Media organisations - large and small - were caught by surprise by Facebook's unilateral decision to ban all news links in Australia.
Rejecting the federal government's push for tech giants to pay for news content, Facebook's decision will have huge effects in the long and short term.
The Courier spoke to one of Australia's leading experts in journalism, Dr Denis Muller, about the bigger picture - below, see a statement from Facebook.
WHAT DO YOU THINK? HAVE YOUR SAY AT THE BOTTOM OF THE ARTICLE
How will this affect regional communities?
"It will affect communities in two ways.
"Firstly, yes, it will mean access to local news will be more difficult, and that is a problem in the short term.
"There is a much bigger, longer-term problem that if the global tech giants aren't made to pay for their news - we've seen what can happen to regional news and regional newspapers, we've seen it before the pandemic and during the pandemic.
"In the end, no media is viable without an income stream.
"What the global tech giants do is basically eat the media's lunch in two ways - firstly by siphoning off the advertising which is the lifeblood of journalism, and secondly they take the journalism itself for nothing and republish it, which in turn is one of the reasons why they're able to attract advertisers.
"There has to be a circuit-breaker, or in the long run we won't have a regional media, and we'll have a very thinned-out metropolitan media too.
"Certainly it will make life more difficult in the short term but it will be a much bigger longer-term problem if the circuit isn't broken.
What sort of action do you think is required? Is the code appropriate?
"I think the code is the right way to go, I think this is the most important, far-reaching, and best piece of media policy we've seen in Australia since the introduction of television.
"If the global tech giants won't pay up voluntarily, and they've shown they won't except on their own terms - I accept ACM has entered an agreement with Google and that will probably be registered under the code, entered into by ACM and Google voluntarily, and that's fine - that would not have happened if the code legislation had first of all not been drafted and now passed by parliament
"It's not the same as being able to generate the sort of advertising revenue that regional papers were able to generate in the pre-digital age, but it will be an important something, I think for that reason it's very important.
"It's been shown today with Facebook that these huge monopolies will be prepared to use their monopolistic bullying power in any way they can in order to not just save themselves money here, but also to prevent this becoming a global precedent.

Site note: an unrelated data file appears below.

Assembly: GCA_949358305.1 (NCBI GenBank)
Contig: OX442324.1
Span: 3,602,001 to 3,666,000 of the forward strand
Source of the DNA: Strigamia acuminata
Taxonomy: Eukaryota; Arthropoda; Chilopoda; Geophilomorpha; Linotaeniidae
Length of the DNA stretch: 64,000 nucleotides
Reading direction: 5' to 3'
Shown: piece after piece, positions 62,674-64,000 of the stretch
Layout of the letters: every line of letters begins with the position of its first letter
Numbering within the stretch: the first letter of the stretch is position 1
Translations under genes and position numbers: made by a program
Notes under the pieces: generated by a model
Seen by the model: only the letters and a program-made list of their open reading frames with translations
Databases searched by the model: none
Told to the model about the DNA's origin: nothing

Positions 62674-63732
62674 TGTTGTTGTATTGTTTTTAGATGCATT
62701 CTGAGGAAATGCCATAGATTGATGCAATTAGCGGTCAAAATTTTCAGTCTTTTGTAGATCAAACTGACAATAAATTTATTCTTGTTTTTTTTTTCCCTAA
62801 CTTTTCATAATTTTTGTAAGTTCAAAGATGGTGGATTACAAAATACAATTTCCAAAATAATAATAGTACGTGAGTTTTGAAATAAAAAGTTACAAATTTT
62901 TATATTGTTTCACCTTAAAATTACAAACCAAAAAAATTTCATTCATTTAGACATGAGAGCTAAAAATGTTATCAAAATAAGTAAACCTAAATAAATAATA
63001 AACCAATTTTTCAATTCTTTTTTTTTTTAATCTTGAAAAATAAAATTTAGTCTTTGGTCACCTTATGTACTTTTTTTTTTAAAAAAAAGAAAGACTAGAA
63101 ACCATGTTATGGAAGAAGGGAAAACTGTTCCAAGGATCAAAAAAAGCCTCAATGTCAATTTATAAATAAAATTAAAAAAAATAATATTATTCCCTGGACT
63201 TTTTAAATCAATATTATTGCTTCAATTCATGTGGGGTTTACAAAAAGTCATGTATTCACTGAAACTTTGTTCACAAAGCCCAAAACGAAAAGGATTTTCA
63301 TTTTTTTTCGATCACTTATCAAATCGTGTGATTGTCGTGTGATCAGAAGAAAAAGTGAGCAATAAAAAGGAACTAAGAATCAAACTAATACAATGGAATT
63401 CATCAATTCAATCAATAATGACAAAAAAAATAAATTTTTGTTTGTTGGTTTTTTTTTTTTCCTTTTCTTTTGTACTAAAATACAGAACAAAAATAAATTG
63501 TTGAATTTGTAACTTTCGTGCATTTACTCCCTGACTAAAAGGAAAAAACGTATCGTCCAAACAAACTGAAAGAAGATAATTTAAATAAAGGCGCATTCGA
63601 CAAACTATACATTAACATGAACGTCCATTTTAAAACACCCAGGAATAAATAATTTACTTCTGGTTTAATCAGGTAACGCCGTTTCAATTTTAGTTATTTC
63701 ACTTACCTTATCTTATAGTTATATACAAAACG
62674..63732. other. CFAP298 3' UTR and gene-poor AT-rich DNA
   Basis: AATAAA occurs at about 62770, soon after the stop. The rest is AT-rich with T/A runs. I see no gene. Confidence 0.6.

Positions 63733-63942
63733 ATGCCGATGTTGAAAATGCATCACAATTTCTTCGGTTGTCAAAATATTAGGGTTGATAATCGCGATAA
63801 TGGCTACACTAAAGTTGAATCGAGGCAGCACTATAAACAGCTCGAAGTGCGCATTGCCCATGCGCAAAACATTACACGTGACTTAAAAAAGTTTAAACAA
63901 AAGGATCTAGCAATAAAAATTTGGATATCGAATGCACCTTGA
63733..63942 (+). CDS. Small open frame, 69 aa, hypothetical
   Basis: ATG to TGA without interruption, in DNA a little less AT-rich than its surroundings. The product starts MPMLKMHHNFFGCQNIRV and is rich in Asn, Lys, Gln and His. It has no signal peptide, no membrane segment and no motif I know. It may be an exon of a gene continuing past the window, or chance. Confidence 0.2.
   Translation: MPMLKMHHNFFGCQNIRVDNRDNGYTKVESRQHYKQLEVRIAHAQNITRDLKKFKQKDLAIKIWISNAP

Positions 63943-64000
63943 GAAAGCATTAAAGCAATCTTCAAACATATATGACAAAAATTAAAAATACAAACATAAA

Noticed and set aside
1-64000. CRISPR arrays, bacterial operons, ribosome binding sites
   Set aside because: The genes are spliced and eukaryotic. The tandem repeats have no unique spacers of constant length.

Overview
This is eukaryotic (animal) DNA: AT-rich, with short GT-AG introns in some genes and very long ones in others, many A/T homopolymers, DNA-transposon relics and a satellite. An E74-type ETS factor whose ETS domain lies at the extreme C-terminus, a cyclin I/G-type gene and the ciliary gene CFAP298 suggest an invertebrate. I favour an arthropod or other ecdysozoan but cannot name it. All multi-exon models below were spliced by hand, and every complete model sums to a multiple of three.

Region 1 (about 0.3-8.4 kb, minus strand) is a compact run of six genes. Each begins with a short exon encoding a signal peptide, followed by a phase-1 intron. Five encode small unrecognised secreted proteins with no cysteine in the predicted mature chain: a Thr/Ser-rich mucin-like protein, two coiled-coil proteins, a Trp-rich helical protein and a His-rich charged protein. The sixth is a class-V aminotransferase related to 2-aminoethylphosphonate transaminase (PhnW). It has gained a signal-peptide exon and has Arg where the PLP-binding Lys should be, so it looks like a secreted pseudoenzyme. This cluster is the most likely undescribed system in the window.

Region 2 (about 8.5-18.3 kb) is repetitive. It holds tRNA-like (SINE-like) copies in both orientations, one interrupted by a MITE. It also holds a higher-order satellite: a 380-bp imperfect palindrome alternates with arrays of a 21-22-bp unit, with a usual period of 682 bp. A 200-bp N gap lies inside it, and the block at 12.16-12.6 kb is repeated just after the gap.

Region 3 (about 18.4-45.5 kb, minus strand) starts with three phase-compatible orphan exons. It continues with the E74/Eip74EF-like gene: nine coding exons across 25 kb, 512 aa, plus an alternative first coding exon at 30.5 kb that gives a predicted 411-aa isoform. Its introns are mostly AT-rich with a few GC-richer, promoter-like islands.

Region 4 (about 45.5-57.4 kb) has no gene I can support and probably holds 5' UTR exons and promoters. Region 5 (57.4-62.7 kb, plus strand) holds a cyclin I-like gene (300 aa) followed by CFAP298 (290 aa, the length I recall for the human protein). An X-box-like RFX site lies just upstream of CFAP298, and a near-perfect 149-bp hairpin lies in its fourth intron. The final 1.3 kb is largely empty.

Broadly, Facebook has said they can't get rid of misinformation - does this action show they do have the ability to make these changes?
"Absolutely - they do, they have enormous economic power, enormous technological power, and clearly they're not shy about using it.
"At a different level, it's not only a question of economics, of market value - which is what this is - and monopolistic behaviour, you need to look at it, I think, at two other levels.
"At a political level, it's clearly an attempt by this huge overseas company to put pressure on the Australian government to overturn legislation which is clearly in the public interest and for the public good.
"If we don't have a vibrant media sector, then our democracy suffers.
"Here we have this huge corporation attempting to basically arouse public indignation in order to put public pressure on the federal government to reverse its policy.
"At its third level, you have an ethical problem.
"In 2014, Zuckerberg put out his great manifesto in which he basically says we exist to bring the world together and to promote free speech, all these nice words - what we're now seeing is that those fine words only matter insofar as they can be spoken without costing Facebook any money.
"As soon as something happens which is going to cost them some money, the idea of bringing everyone together or promoting free speech goes out the window.
"We're looking at a problem of hypocrisy.
Facebook has proved it's not great for sharing information, and it's still easy to make propaganda - does that fundamentally show there's a weakness in using Facebook for anything other than what it was first designed for, by using it as a platform to share news content?
"It was set up as a kind of social - we call it social media now - but it has become an extremely potent weapon for information wars.
"We've seen that certainly in the US election in 2016, we saw an attempt made in the French presidential election, we know it played into the Brexit referendum, so we have now seen how it has been adapted for use by all sorts of people to push often extreme hate speech, and disinformation.
"The other problem is that while Facebook have made considerable investment in trying to stop this, it's still a problem, and it represents just a fraction of the income they make.
"The expenditure they put into this represents a fraction of the income they make, so they simply have to do better, they have to try harder.
"At the moment there's no regulation at all, the internet's completely at large globally.
"In the United States, the big platforms like Facebook and Google have the protection of the law through Section 230 of the Federal Communications Act, which says they're not publishers.
"That might be the case in the United States, and the case in Canada because of some court rulings, but that's not the case in Victoria.
"Here in Victoria, in the Supreme Court in April last year, it was ruled that Google was in fact a publisher and was liable at law for defamation.
"That was the first time I saw a piece of judge-made law that attempted to hold these people to account.
"There is no accountability for how they use their power or what they put up, and that's a much bigger problem than the present matter we're trying to tackle.
What will happen when credible news organisations are banned from the platform? Federal Communications Minister Paul Fletcher said there will be issues when organisations with professional journalists, fact-checking, and editorial standards are unable to post.
"The minister's quite right about that - if Facebook ban or shut out the professional mass media which has all the checks, then yes, it does open the field up for even more disinformation, misinformation, hate speech, all the other evils that it's become notorious for.
"It's absolutely another consequence of this monopolistic behaviour.
Does the incidental banning of non-news pages, like the Ballarat Football Netball League or WRISC, show the weakness of using the algorithm to make decisions?
"The algorithm's got many weaknesses in this area.